Summer safety: Three tips for getting crews to wear PPE

Updated Jun 19, 2023

shuttestock_199769525During the intense heat of the summer, it’s hard to stay cool when working outside.

That’s why it’s tempting for landscape workers to skip wearing their personal protective equipment on the hottest days of the year. Gloves can quickly make workers’ hands feel hot and sweaty, goggles may fog up and impede vision and hard hats can make the head feel uncomfortable and sticky in extreme temperatures.

If your crews are stripping off their goggles and gloves for even brief intervals, they’re putting themselves at risk. You may not be saying anything about it because you know how miserable they are in the heat. Although it’s a tough sell, you must convince your crews they need to wear the necessary PPE at all times, and let them know you’re willing to take steps to make them as comfortable as possible.

Here are three ways to mitigate heat for your workers while keeping them safe.

1. Establish mandatory breaks. During the summer, your workers will overheat quickly. This won’t be helped by the addition of thick leather gloves, heavy work boots, and other PPE gear. Your crews should be taking longer, more frequent breaks.

Crew leaders should keep a close eye on the clock, ensuring workers get out of the heat at predetermined intervals and drink cool water. Remember that each person’s internal thermostat is different, and some people may need more frequent breaks than others. Skin conditions irritated by heavy fabrics and non-breathable material can become inflamed further by intense heat. Workers older than 65 will need to get out of the heat more often, as will new crew members — those who have been on the job for five days or less will not yet be acclimated to the heat.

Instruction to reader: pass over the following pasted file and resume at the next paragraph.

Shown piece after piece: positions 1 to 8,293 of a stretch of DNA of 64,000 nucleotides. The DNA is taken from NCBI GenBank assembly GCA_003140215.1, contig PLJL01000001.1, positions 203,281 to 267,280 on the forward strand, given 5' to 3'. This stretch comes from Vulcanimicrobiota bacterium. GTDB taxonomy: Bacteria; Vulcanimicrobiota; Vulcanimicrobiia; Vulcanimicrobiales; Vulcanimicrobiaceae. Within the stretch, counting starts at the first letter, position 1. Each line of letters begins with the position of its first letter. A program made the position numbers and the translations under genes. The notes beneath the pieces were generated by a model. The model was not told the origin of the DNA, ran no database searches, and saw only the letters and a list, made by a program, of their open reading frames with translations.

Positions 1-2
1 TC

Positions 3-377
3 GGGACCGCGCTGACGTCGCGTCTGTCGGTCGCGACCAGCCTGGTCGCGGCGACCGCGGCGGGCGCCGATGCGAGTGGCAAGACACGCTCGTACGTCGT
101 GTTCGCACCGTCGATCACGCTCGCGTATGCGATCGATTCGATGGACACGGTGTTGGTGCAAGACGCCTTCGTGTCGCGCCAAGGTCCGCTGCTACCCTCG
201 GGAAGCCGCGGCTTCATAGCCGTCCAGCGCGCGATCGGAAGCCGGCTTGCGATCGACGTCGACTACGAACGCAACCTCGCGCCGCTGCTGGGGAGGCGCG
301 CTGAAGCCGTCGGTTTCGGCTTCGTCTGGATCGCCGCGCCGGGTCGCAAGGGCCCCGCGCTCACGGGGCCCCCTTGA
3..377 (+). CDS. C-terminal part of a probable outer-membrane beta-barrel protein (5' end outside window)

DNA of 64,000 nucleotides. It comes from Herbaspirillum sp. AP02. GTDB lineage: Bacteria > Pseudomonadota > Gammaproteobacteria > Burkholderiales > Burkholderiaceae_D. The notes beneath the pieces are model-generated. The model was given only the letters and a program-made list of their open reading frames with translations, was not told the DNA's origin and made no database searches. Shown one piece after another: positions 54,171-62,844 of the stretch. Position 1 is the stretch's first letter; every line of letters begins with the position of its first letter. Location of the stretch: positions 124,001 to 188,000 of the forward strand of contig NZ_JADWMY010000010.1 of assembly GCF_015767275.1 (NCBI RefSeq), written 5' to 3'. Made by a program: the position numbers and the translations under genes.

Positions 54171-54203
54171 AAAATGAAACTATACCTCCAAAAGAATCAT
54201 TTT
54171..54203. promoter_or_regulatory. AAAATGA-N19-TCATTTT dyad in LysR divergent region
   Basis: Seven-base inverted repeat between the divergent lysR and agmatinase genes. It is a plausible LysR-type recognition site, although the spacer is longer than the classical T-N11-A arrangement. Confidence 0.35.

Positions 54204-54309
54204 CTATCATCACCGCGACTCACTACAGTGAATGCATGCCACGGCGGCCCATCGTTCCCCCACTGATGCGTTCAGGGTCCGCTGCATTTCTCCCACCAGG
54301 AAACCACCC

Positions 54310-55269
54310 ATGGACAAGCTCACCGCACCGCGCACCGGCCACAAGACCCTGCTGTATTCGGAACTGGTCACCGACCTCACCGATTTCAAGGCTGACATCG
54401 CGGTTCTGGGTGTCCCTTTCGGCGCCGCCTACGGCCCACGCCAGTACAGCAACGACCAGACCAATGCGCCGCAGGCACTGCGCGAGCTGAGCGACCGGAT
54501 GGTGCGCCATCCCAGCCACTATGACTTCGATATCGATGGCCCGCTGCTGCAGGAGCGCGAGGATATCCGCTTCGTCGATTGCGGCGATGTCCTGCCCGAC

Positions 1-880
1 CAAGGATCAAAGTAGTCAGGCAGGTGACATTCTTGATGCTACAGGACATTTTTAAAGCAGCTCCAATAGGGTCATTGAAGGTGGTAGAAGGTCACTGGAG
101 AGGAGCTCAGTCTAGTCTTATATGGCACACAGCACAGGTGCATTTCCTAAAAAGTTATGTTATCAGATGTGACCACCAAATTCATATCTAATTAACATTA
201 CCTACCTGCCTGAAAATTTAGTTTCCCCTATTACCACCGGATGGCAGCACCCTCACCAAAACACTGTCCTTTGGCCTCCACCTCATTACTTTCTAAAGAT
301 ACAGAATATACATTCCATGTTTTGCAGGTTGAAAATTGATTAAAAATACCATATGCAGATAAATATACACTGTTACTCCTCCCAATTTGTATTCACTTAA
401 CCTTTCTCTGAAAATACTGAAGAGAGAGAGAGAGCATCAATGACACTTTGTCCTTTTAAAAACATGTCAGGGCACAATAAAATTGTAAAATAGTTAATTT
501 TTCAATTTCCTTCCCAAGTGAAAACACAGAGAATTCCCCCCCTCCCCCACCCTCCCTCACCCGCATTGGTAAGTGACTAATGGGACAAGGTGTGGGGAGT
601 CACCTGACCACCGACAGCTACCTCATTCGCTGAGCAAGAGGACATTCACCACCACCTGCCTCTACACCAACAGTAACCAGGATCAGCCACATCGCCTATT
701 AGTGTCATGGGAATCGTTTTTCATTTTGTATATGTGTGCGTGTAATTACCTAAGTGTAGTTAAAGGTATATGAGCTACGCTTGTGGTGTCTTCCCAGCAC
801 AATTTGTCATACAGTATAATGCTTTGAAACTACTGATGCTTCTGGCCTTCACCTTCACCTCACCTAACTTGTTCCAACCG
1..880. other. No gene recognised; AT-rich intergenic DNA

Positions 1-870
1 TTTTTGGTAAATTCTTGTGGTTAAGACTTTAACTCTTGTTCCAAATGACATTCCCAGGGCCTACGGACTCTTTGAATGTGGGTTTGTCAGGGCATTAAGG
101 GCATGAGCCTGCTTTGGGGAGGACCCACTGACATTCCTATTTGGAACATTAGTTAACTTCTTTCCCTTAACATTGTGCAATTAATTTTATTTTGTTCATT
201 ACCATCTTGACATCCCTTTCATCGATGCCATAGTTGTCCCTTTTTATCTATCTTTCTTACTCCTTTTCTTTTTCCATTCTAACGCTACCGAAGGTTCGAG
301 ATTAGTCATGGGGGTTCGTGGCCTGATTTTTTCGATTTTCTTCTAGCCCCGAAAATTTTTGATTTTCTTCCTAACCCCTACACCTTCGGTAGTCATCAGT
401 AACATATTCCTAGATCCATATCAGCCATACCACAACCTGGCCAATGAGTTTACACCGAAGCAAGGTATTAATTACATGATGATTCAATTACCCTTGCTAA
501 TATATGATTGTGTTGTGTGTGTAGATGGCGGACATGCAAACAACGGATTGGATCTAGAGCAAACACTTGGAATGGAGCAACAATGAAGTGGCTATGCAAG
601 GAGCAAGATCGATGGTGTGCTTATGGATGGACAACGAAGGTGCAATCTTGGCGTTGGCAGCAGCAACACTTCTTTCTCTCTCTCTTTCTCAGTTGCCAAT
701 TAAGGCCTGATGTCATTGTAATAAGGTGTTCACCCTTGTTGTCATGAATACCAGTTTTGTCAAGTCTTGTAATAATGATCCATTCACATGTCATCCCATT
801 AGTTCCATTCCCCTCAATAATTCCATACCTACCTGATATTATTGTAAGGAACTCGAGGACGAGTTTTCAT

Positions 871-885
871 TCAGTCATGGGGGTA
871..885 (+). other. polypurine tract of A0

2. Create cooling stations. Your workers will need a place where they can remove items such as hard hats, goggles, gloves, and ear plugs to allow their bodies’ temperatures to lower quickly. The location should be convenient to the job site and either be shaded or air-conditioned.

In addition to having plenty of cool water available in the cooling station, consider additional options such as misting fans, personal cooling packs, and cool damp cloths.

3. Provide the appropriate PPE. Issue your workers anti-fogging goggles that fit properly and offer excellent ventilation, hard hats with vents to offer as much air circulation as possible, and ventilated gloves to offer both circulation and flexibility.

Go the extra mile and have cooling bandanas, sweatbands, neck shades, and sweat liners available for workers to use when needed.

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